2006 Mercedes-Benz ML350. Click image to enlarge
Story and photos by Grant Yoxon
Toronto, Ontario – People who communicate – marketers, advertisers and political spin doctors, for example – are familiar with the expression ‘perception is reality.’
Consumers base their decision to buy on the perception that they are getting what they are paying for. Voters decide to vote for a political party based on their perception that the party will deliver what it promises if elected.
How often have we found that our perceptions did not meet reality once the party formed the government? And how often has a product failed to live up to its promises?
Sport utility vehicles have become immensely popular over the last 15 years. Ask buyers why they want a to drive an SUV and they will tell you that they want the protection offered by a large vehicle, the safety of all-wheel-drive, the added security of a commanding driving position, and versatility for carrying cargo and passengers.
Browse through the crash test and roll-over ratings of SUVs at the US National Highway Traffic Safety Administration and you will see how often perception and reality deviate.
Buyers will also tell you that they want a vehicle that reflects their active outdoors-oriented lifestyle. Here perception may diverge even more significantly from reality.
So it is refreshing to find an SUV that in reality will meet the expectations of buyers for safety and security.
And one that might match your self-image whether you perceive yourself to be the outdoors type or if you’ve come to terms with the reality of your sedentary lifestyle.
Mercedes-Benz has just released the latest version of its M-Class SUV – the 2006 ML350 and ML500 and it can be said, without hesitation, that perception really is reality. The new M-Class will meet consumer expectations for safety and refinement. And it will also go wherever your active lifestyle dictates, if in fact, that too is your reality.
This is the first complete re-design of the M-Class that was first introduced in 1997 as a 1998 model. That year, the M-Class was named Car of the Year by the Automobile Journalists Association of Canada, as well as North American Truck of the Year.
What the journalists and consumers liked about the 1998 M-Class was its almost unique combination of rugged off-road capability and passenger car refinement and security. This has not changed for 2006. If anything, the M-class is even more capable and more car-like.
The 2006 version of the M-Class has few compromises. It may well be the most sedan-like SUV available in Canada today. And properly equipped, it has the capability to match all but the most purpose-built off-road vehicles.
The quest to eliminate compromise started with a completely new unibody frame and chassis and the liberal use of high strength steel. The body is extremely rigid. Over even the roughest road, not a squeak or rattle can be heard. Even perched on two wheels, a situation that would have most vehicles bending in two, the ML’s doors and hatch can be opened and closed without problem.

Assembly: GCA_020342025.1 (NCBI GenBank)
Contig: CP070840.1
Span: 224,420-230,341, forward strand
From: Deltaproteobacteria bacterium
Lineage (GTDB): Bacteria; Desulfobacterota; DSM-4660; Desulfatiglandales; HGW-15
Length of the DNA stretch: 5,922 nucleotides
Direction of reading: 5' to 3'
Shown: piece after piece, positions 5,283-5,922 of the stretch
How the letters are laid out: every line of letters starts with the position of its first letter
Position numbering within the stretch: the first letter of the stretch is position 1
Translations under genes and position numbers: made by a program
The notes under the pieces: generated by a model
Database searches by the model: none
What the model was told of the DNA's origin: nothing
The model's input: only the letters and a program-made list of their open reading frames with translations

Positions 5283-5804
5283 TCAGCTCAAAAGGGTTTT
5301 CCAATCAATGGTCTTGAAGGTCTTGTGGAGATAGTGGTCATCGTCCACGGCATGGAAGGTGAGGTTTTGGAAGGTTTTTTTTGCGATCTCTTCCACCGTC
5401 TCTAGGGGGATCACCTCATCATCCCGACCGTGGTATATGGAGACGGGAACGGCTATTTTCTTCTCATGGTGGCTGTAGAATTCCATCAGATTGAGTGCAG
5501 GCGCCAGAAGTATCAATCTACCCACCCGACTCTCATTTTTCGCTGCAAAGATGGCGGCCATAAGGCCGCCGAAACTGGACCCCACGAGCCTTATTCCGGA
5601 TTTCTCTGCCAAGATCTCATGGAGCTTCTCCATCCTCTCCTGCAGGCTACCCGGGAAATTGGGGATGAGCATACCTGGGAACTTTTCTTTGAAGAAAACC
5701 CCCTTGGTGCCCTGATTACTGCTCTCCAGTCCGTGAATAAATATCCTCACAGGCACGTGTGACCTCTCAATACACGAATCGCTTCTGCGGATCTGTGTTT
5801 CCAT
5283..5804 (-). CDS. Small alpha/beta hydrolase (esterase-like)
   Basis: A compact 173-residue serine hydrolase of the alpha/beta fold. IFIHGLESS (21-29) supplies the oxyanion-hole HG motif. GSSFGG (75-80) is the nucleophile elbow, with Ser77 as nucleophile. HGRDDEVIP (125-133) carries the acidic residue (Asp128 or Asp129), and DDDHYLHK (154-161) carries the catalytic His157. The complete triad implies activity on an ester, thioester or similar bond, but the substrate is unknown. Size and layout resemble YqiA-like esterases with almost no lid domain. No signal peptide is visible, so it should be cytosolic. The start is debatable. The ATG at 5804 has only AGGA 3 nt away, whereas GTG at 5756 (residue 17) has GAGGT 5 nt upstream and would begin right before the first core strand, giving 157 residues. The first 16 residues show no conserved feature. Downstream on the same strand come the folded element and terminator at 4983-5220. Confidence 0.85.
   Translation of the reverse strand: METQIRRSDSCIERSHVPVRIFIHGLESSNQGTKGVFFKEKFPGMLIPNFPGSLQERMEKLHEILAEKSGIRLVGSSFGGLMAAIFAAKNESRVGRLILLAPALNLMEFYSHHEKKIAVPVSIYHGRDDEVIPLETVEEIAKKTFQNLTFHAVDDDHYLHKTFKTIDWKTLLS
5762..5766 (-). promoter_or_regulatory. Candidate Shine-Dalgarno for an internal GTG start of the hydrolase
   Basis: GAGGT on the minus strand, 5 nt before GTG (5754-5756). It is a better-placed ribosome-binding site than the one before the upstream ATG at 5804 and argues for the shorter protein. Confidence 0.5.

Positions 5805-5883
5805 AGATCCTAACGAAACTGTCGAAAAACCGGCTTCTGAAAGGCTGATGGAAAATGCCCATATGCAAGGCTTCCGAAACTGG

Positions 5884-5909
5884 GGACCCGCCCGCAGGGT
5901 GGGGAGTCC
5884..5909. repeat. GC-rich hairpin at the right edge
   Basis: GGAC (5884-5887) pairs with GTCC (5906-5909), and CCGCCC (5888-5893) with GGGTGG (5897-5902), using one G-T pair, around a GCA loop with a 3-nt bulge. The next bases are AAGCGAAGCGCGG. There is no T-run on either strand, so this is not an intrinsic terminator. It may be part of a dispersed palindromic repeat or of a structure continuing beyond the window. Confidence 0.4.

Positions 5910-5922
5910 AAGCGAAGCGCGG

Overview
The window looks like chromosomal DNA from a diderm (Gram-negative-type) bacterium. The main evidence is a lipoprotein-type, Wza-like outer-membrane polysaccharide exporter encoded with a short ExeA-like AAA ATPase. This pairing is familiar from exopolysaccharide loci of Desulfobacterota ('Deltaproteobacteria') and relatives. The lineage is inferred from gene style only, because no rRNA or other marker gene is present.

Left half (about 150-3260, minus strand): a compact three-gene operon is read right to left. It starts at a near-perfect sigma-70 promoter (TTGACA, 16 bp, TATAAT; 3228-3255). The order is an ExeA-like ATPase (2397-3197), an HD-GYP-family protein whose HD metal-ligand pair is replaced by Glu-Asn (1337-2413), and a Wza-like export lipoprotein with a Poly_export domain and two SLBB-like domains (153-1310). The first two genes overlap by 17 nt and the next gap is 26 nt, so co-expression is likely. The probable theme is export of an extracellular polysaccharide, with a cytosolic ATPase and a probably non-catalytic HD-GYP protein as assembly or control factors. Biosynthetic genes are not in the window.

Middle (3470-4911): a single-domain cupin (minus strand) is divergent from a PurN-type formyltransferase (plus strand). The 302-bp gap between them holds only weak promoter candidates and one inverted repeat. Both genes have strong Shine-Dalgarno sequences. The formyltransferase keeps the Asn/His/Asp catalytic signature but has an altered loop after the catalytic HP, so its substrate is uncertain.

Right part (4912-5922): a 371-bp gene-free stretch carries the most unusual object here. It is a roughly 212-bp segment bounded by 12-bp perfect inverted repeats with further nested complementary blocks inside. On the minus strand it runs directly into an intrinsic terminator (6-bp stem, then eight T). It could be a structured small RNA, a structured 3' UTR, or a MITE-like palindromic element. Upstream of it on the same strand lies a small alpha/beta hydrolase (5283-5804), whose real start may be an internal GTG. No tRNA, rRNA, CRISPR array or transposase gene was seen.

Most M-Class buyers won’t find themselves in this kind of situation, but a rigid body has noticeable benefits for everyday driving. It contributes to superior on-road refinement, a quiet interior and a much safer vehicle.
Also contributing to ride comfort is a wheelbase that has grown by 93 mm (3.7 in.). Larger dimensions increase interior space. The new M-Class is about 150 mm (6 in.) longer, nearly 71 mm (2,8 in.) wider and about 6 mm (.2 in) lower than the first generation M-Class.
2006 Mercedes-Benz ML500. Click image to enlarge
The distance between the front and rear seat has increased by more than 15 mm (.5 in.), while knee room (35 mm/1.4 in.) and elbow room (1.3 in.) have also grown. Front leg room has also been expanded by 50 mm (2.0 in.).
The rear seats are configured 60/40 and folded allow up to 2,050 litres (72.4 cu. ft.) of cargo space. The M-Class can be ordered with a power liftgate and an optional cargo organizer, but not a third row passenger seat. This is strictly a 5-passenger SUV. No third row is contemplated.
Interior materials, and fit and finish, will meet consumer expectations for Mercedes-Benz’ reputation for quality. Cloth seating and aluminum trim are standard, with leather seats and wood trim optional.
It is a completely new interior design with four-spoke multi-function steering wheel, large bright gauges housed in tubular binnacles, a generous centre console with integrated grab handles and room for two extra large Timmies, and a column mounted gear selector.
It may sound like a backward step, but mounting the gear selector – in reality a simple electric switch (up for Forward, down for Reverse and press for Park) – back on the steering column frees up lots of room for storage on the console.
The gear selector connects to a 7-speed automatic transmission – a first for SUVs. Mercedes-Benz says the new seven speed “makes the SUV both faster and more economical while providing smooth, barely noticeable shifts.” It’s not just marketing. In reality you will not notice the transmission shifting through the gears unless you shift it manually with the shift buttons on the back of the steering wheel.
Two engines are available, a completely new 3.5-litre V6 and a 5.0-litre V8 held over from the previous generation, but much more refined.